They Make Incredible Partners In Life

The INFJ male might be incredibly rare, but they are also very special. They have a connection to others, and are warm but also thoughtful people. Their ability to be compassionate makes them wonderful friends and romantic partners. They have both feminine and masculine qualities, which make for an almost perfect balance- one that lets face it, we are all kind of hoping for in a partner. They possess many different qualities that can often be confusing until you dive deep into their soul to learn everything that makes them who they are. Once you are allowed into the world of an INFJ, do not take that for granted. They might have their stubborn moments, they might drive you crazy when they desire to be rebellious- but they are warm, loving and amazingly understanding people. They are hopeless romantics at heart, who sometimes desire to hide that part of themselves away. It is important to help your INFJ and keep them from hiding their light. Cherish them, and appreciate the qualities that make them so unique- they will definitely thank you for it.

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Posted by Elvis on 12/21/16 •
Section Personal
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Andy Williams

image: unhappy man sits by laptop

9 million American men in prime working age cant find jobs. I’m one of them.

By Andy Williams
Vox
December 16, 2016

It’s not something most people in my life know about. My friends, acquaintances, the parents of kids on my son’s soccer team that I coach - none of them know.

I have a whole spiel worked out when the question comes up. I say that I’m thinking of changing jobs, or I mention that I’ve been spending my time organizing our house since we moved, or that Im a “consultant.” Anything to avoid talking about what’s really going on.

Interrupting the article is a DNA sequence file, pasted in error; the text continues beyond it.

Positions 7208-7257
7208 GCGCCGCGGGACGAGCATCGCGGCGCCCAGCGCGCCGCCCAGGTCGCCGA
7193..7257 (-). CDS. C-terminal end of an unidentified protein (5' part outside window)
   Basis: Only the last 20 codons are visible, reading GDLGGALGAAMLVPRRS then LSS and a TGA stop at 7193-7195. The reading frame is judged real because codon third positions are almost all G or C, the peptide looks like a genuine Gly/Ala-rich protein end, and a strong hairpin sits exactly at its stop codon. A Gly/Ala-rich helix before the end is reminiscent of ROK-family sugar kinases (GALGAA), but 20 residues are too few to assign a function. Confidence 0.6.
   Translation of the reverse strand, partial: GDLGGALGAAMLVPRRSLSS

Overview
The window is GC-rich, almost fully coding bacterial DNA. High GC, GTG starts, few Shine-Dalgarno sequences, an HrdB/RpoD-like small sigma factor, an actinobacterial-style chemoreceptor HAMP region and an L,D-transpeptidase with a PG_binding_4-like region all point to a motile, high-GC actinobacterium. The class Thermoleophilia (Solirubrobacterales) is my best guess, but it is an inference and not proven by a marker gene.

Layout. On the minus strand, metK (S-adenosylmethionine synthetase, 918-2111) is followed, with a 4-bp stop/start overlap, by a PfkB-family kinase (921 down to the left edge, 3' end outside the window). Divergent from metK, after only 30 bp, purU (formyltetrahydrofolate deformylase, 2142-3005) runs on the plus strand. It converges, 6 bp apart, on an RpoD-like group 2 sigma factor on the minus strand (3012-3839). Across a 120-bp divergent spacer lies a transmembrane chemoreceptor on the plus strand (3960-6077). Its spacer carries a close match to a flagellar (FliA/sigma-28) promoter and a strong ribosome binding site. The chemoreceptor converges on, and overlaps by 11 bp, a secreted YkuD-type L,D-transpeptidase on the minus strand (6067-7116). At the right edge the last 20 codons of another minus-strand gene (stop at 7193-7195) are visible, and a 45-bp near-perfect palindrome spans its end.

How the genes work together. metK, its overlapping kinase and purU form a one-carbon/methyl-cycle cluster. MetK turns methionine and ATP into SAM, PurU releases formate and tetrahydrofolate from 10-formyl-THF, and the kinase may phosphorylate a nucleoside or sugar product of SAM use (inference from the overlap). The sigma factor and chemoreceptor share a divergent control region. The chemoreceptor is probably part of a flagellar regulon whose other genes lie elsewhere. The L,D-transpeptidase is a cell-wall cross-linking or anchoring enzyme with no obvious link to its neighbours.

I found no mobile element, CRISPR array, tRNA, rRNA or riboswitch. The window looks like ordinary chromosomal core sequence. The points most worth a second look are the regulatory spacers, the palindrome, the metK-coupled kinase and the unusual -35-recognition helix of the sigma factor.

I’m 47 and I’m unemployed. I’ve been in and out of work for seven years now. This latest stint without steady work has lasted for almost two years. After submitting what feels like hundreds of applications and going through multiple five-hour interviews only to be rejected, I am plagued every day with the fear that Ill never find a full-time job again.

There are many men out there like me. 9 million prime-age working men in our country are out of work. 7 million of them have stopped looking for work completely.

Some economists point to the recession and the slow job market recovery as the source of the problem. This has certainly been the case for me. I was born and raised in Silicon Valley, and have ridden the waves of tech growth in this area. Since various companies I worked for shuttered during the recession, I havent been able to reenter the job market, finding the career skills I had honed no longer relevant.

Every day I go without a job widens the looming gap of unemployment on my resume. While my family is managing financially due to my wife’s job, the stress of uncertainty has taken its toll. The sense of shame, that I’m not providing my family like I’m supposed to be, continues to deepen. For this article, I’m not using my full name - I really don’t want my friends to know the truth about my life right now. Sometimes, I feel like I want to give up completely. And I’ve gone through periods, months at a time, where I have.

Things didn’t used to be so bad

Work wasn’t always so hard to find. After graduating college in the 90s, I was snapped up quickly by a young software company. While I majored in the humanities, I was still able to get customer support position quickly, learning skills on the job. Later, I started working in IT. Those were the optimistic days of the dot-com boom. There was plenty of turnover with companies moving out of Silicon Valley, but I didn’t worry back then I was always able to land another job easily. Money flowed in the Valley, and I assumed that the future would take care of itself.